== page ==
The Guardian asks LYNDA BARRY about CHRIS WARE

Updated July 14, 2011


Six leading graphic novelists choose their favourite peer

Peter Kuper on Robert Crumb
I was 11 or 12, growing up in Cleveland when I visited [comic-book artist] Harvey Pekar's apartment - I only knocked on his door because his paper boy said he was some guy who had comics. He kindly showed me his record collection and then pulled out a full colour original drawn by Robert Crumb. This beautiful colour pencil art showed a large cartoon character whistling while he urinated into a toilet with flies buzzing around him. It blew my mind - I had no idea that cartoon characters could have genitals!
I met Crumb a few years after I saw that drawing. He showed me his sketchbook, and I sat there looking at it for hours. I got a sketchbook and started drawing. He demonstrated that comics could address anything you wanted and pointed me in that direction.
There is a level of honesty in Crumb's work that scares, intrigues and outrages people. There are few corners of his psyche or subjects that comment on our society he hasn't shone a spotlight on. Crumb does what he does, regardless of audience response. There are very few artists who take that chance and yet are so effective.
One of the things that makes Crumb's art so accessible is its clarity. Lots of the 1960s underground cartoonists experimented with comics in many wonderful ways. Crumb generally worked in a simpler panel-to-panel format that was about character and story more than about bending the medium. He also tapped into the history of turn-of-the century comic strips such as Popeye and Krazy Kat, as well as the roots of jazz and other aspects of Americana, which felt completely fresh and yet very familiar. He managed to bring these influences to a wider public, and be both loved and hated. He ignored both reactions, and has kept drawing and inspiring new generations.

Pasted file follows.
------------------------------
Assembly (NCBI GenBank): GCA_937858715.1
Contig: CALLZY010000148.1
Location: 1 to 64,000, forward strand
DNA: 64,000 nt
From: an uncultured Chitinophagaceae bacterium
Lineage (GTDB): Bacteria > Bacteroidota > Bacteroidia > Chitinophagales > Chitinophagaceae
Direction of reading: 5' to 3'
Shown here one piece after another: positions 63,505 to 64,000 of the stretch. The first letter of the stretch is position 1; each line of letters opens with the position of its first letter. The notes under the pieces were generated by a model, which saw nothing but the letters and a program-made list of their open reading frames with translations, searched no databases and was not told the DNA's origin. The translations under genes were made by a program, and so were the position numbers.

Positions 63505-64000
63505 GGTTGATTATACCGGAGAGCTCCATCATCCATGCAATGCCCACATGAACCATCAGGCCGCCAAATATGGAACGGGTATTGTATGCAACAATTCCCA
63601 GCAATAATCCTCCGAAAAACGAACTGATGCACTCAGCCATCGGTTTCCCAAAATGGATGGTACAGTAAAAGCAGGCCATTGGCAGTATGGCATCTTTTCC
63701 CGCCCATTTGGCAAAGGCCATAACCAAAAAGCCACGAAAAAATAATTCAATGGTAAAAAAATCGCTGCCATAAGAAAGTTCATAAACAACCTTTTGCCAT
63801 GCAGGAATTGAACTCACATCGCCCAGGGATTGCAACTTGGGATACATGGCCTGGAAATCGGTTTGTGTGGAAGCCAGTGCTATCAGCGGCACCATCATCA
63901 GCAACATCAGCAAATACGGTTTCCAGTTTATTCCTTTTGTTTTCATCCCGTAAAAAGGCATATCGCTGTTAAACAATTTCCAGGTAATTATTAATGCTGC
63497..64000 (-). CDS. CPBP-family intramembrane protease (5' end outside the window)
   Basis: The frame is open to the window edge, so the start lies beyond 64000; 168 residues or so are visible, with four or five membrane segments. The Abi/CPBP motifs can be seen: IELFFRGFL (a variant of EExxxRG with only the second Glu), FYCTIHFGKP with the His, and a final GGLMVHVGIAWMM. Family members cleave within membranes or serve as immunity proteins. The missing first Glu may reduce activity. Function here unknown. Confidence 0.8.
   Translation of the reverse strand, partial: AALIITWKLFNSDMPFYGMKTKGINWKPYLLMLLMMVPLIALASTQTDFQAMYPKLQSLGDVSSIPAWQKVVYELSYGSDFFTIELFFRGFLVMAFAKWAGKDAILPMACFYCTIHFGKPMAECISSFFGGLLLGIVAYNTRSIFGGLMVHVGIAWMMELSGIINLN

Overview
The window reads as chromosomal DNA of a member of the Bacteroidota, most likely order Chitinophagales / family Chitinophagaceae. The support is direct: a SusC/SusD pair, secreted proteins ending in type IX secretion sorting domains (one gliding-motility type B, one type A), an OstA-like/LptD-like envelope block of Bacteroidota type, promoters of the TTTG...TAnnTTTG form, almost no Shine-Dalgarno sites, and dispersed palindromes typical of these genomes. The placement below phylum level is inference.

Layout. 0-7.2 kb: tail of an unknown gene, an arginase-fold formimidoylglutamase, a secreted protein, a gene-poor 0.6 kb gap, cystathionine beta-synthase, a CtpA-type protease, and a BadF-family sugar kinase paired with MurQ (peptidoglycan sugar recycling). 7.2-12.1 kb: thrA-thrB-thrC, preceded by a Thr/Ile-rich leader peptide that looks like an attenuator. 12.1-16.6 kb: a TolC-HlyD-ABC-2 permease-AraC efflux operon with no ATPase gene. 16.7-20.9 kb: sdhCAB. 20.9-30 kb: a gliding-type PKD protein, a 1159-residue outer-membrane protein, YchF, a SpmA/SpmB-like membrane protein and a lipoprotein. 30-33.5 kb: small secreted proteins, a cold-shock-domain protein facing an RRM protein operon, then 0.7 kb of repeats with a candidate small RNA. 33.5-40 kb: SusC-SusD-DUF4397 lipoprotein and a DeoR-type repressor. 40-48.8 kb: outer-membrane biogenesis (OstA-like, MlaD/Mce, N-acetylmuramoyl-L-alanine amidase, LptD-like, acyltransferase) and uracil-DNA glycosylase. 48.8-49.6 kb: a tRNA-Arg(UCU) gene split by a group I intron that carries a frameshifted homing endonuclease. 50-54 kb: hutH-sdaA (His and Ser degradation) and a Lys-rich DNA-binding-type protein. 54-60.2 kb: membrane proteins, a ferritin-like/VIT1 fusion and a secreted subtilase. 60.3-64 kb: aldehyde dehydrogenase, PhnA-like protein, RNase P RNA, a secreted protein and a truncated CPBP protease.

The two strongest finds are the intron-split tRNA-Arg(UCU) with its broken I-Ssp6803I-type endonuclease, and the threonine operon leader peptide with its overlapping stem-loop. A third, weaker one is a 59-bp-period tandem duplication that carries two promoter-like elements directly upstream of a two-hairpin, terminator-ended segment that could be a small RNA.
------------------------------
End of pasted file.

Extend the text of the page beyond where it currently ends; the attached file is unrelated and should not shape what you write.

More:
Bryan Talbot on Joe Sacco
I have many favourite graphic novelists, as diverse as Posy Simmonds, Jeff Smith, Robert Crumb and Hannah Berry, but I think I'll have to plump for Joe Sacco. He was trained as a journalist and singlehandedly created the genre of reportage in graphic-novel form. Immersing himself in a situation, his in-depth reports use the medium of sequential art - like "graphic novel", the word "comics" is such a misnomer - to its full advantage, using the mix of illustration and text to convey complex issues very directly. His books, such as Palestine, Safe Area Gora?de or his recent Footnotes in Gaza, follow his investigations and interviews, explaining the history, politics and dynamics of the situation as he goes along. The palpable sense of place and the feeling that we're personally in the presence of the people who relate their experiences to him (and us) is a testament to his storytelling skills; his work is far more intimate than that of a filmed documentary. Comics have many superficial similarities to film - the use of long shots, closeup, zooms and pans, for example - but, filtered through the perception and artistry of their authors, they are much closer to prose in the way they transmit a personal vision. Joe Sacco is a master of this medium.

Posy Simmonds on Jacques Tardi